In retirement Bill Gates has become a smiling, genial philanthropist: a multi-billionaire busy giving away his vast fortune. Media coverage of him these days is almost exclusively related to his work with the Bill and Melinda Gates Foundation.
But it wasn’t so long ago that Bill Gates was a corporate colossus—one of the richest businessmen in the world with a reputation built on a strange mix of boyish charm and ruthless determination.
Those who admired Gates in the years up to his retirement saw him as a geek come good: a nerdy computer hacker who went on to help build the digital world.
Others saw a man bent on squashing innovation in the name of global software dominance. For years Microsoft battled both US and European regulators against charges of uncompetitive practice. When Gates finally stepped down in 2008, the headline in Wired read: ‘So Long, Bill Gates, and Thanks for the Monopoly.‘
The Gates mix of soaring altruistic rhetoric and hard-headed commerce is now widespread throughout the digital world: Amazon, Google, Facebook and Apple all adopt a take-no-prisoners approach to business, cloaked in the PR language of change, opportunity and personal empowerment.
University of Maryland legal academic Frank Pasquale, who focuses on the ethical, legal and social implications of information technology, calls them the ‘Silicon Valley oligarchs’.
‘I think the fundamental problem is that people don’t like to face up to the reality of monopolisation,’ says Pasquale, speaking about the global rise of Uber, Airbnb and other so-called sharing economy companies. ‘It’s much more convenient to believe the comforting myth that these markets are always contestable.
‘A firm like Uber is an appeal to venture capitalists—speculative capital—that wants to see massive returns via monopolisation. Let’s not mistake the business model here. The model here is for one of these firms to come in and to take over various aspects of commerce, to take over the rides that are in an area, to take over availability of non-hotel rooms to sleep in, et cetera. I think that this is really a perversion of the original aspirations of the sharing economy.’
The perils of corporate capitalism ‘running on digital steroids’
For Pasquale, the rise of the oligarchs signals lost potential—the opportunity to enhance genuine sharing and competition through the use of new technologies. But leading US media theorist Douglas Rushkoff goes one step further. In his newly released book Throwing Rocks at the Google Bus, he warns that the promise of the digital age is being hijacked by a rampant form of old-style capitalism, a modus operandi akin to that of the robber-barons of the 19th century.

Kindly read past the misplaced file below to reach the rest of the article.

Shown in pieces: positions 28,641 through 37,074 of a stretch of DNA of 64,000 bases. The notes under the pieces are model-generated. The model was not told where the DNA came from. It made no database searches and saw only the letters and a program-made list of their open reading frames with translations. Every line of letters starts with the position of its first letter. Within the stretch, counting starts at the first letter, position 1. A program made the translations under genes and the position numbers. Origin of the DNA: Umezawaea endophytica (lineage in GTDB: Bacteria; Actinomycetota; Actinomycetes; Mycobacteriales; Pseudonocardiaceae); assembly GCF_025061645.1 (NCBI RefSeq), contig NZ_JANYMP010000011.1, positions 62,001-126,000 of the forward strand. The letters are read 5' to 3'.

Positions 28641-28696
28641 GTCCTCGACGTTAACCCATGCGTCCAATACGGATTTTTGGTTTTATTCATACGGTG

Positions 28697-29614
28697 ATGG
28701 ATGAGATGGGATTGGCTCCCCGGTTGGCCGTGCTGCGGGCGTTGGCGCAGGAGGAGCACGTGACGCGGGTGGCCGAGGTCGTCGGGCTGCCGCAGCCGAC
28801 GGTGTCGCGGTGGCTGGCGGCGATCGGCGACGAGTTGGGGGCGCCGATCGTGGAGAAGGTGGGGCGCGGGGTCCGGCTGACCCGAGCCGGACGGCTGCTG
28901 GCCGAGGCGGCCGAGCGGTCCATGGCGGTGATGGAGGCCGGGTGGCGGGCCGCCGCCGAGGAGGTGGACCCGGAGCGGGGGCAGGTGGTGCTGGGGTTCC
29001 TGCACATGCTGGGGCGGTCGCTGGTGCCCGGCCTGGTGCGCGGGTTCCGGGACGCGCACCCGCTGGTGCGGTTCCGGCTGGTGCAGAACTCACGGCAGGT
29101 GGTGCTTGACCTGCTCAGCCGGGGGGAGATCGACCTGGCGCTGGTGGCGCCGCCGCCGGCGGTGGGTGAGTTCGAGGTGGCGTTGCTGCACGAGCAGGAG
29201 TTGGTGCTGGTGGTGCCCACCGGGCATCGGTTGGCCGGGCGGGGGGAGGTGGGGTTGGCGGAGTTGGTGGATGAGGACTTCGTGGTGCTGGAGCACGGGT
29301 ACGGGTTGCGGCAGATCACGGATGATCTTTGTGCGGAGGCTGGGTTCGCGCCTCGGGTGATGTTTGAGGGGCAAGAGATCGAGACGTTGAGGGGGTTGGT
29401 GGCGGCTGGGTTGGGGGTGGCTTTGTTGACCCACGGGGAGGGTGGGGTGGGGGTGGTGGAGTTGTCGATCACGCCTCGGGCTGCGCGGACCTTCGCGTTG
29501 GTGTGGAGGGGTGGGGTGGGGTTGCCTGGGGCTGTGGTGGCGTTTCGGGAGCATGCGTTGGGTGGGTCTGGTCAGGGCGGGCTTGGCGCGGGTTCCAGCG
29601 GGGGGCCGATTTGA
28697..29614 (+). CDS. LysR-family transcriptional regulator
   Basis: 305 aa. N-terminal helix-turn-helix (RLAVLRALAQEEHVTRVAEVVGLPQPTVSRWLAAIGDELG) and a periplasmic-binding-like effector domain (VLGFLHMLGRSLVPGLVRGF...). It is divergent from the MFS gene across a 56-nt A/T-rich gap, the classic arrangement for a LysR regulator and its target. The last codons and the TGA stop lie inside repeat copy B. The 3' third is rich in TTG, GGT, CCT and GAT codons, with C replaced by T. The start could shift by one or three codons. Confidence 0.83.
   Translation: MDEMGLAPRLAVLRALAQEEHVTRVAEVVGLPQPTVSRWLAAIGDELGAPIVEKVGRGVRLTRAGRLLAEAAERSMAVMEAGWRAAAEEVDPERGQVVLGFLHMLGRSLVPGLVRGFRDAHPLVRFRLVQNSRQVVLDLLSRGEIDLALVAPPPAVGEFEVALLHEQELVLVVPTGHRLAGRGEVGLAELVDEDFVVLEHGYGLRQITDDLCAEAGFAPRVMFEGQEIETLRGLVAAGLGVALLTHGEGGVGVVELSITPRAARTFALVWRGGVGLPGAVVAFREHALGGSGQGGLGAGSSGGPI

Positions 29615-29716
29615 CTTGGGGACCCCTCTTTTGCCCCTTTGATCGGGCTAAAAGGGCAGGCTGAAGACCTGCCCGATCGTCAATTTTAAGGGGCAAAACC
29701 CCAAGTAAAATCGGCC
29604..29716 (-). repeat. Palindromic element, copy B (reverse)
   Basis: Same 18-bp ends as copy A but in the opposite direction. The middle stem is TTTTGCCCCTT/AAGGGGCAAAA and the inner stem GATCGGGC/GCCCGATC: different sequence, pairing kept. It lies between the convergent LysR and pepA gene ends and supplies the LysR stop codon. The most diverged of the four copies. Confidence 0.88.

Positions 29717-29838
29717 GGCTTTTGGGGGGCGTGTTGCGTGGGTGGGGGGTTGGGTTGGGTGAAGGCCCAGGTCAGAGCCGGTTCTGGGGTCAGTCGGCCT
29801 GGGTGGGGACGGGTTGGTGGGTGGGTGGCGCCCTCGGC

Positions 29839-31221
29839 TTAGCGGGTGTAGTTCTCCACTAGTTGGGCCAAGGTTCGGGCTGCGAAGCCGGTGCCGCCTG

‘These platforms don’t exist to help people exchange with one another,’ he says. ‘They really are scorched-earth efforts at achieving monopolies in particular industries, not in order to serve those industries or even sustain them or grow them, but in order to hop over into another industry altogether.
‘What Uber is doing to driving, or Airbnb might be doing to hotels, is similar to what, say, Amazon did to books. Amazon doesn’t care about the authors and the publishers, it just used books to create a monopoly so it could hop over into other retail sectors.
‘What I’m trying to do is really communicate to developers, especially young developers who have great ideas for new applications, [is] that when they take huge amounts of venture capital and get these sky-high evaluations, in effect they have sold their businesses to those venture capitalists who will now expect 100 times or 1,000 times return on the investment they’ve made.’
According to Rushkoff, a professor of media theory and digital economics at City University of New York, the end result is an abandonment of both true entrepreneurial vision and the desire to build a long-term sustainable businesses. Rapid growth, he says, has become the raison d’etre of the start-up world.
‘What we are seeing are the same ills that we saw with traditional corporate capitalism—good old-fashioned extractive growth-based corporatism—but it’s running on digital steroids,’ he says.
‘Now it’s spinning out of control, the extraction happens much more rapidly. We also have what’s called power law dynamics … the superstars end up really getting all of the hits, all of the listens, all of the likes, and everybody else gets nothing. The internet tends to really exacerbate the divide between the very few winners in a winner-takes-all platform and [the] many, many losers.
‘These are the same problems that we see in traditional capitalism with the old monopolies of the oil companies or the railway companies, but they happen so quickly and they happen so completely that they are much more devastating to people.’
Communities left bankrupt by short-term tactics
These digital giants are devastating for economies as well, warns Rushkoff, because if you come to value capital more than people, you risk diminishing and impoverishing entire communities and exacerbating the wealth divide rather than fighting it.
‘We have digital technologies that are being optimised to convert the value that people create into share price, so that it’s captured by capital but it is not available to circulate throughout the system,’ he says. ‘That’s why we see so many communities getting poor, as the money is quite literally extracted from circulation.